(Reuters) - England’s Amir Khan sparked loud roars of laughter ahead of his WBC middleweight title fight with Mexican Saul “Canelo” Alvarez on Saturday when he aimed a light-hearted verbal jab at Republican presidential candidate Donald Trump.
“You never know, this could be the last fight for me and Canelo here, that’s if Donald Trump becomes president so ...,” Khan said before breaking off with a chuckle during a news conference at the MGM Grand in Las Vegas on Wednesday.
As the entire room erupted with loud guffaws, cheers and whistling, Khan went on to say: “You never know. You have to all tune in come Saturday.”
Challenger Khan, a Muslim boxer with a 46-1-1 record including 32 knockouts, was speaking during the final news conference before Saturday’s showdown at the T-Mobile Arena in Las Vegas.
Khan made his comments the same day that Trump became the last man standing in the race for the Republican U.S. presidential nomination as the American’s sole remaining rival, John Kasich, ended his campaign.
Trump has made his party’s establishment uneasy with his abrasive tone and policy positions, including his promise to build a wall on the U.S.-Mexican border, deport 11 million illegal immigrants and temporarily bar Muslims from entering the country.
On a more serious pugilistic note, Khan pledged to show his fans “the best of Amir Khan” in the ring against Alvarez.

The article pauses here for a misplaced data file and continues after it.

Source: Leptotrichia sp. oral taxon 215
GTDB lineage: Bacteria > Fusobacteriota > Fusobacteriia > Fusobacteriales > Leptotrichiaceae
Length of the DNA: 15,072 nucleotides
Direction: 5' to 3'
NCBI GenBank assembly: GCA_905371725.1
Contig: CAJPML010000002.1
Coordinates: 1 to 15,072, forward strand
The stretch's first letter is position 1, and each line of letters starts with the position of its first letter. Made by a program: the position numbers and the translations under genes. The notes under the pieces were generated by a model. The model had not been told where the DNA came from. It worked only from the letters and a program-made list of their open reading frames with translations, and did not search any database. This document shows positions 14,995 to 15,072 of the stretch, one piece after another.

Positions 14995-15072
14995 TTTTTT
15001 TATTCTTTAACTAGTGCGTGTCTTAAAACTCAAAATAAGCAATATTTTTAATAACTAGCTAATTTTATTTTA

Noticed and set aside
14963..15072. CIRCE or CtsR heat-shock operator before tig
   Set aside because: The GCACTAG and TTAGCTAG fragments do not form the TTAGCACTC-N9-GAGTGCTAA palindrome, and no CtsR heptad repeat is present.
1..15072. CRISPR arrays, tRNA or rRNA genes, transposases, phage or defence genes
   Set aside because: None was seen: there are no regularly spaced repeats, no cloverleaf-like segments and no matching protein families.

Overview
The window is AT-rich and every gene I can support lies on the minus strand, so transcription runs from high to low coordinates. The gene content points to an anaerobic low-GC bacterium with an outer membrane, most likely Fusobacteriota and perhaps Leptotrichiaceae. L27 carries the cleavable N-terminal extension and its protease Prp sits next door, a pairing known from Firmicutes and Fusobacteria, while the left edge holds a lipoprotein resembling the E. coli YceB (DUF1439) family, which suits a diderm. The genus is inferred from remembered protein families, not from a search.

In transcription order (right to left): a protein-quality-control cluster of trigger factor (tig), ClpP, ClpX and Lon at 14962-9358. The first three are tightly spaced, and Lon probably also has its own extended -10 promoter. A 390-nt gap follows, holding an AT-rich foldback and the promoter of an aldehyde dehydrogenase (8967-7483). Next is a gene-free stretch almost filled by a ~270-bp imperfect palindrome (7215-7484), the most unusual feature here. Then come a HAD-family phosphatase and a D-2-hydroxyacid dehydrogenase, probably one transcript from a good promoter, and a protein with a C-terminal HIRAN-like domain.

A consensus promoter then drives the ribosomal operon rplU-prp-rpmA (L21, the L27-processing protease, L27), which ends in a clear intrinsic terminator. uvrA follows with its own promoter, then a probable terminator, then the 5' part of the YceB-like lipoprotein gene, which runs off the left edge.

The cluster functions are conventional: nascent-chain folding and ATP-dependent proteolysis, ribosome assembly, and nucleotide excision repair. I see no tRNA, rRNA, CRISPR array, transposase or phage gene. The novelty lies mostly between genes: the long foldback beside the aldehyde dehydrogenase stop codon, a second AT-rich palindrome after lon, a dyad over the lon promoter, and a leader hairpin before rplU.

“Canelo is a tough guy, he’s strong but we are going to be ready for whatever he brings to the table,” said the 29-year-old from Bolton, a two-time former world champion.
“That’s the reason I chose this fight because I really do believe I can win. He’s a great champion, he’s a credit to boxing but it’s my time and I am going to grab it with both hands.”
Renowned for his lightning hand and foot speed, Khan is a 5-1 underdog and will be taking on a bigger man in Alvarez, who is known for his punching power and has lost just once in 48 fights — to undefeated American Floyd Mayweather Jr. in 2013.
“I know what Amir Khan brings,” said Alvarez, nicknamed ‘Canelo’ (the Spanish word for cinnamon) because of his red hair.
“He is a very fast, very elusive, very tricky fighter, but I am confident with the work that’s been done that I will be able to go in there and break this down.”
Reporting by Mark Lamport-Stokes in Los Angeles; Editing by Frank Pingue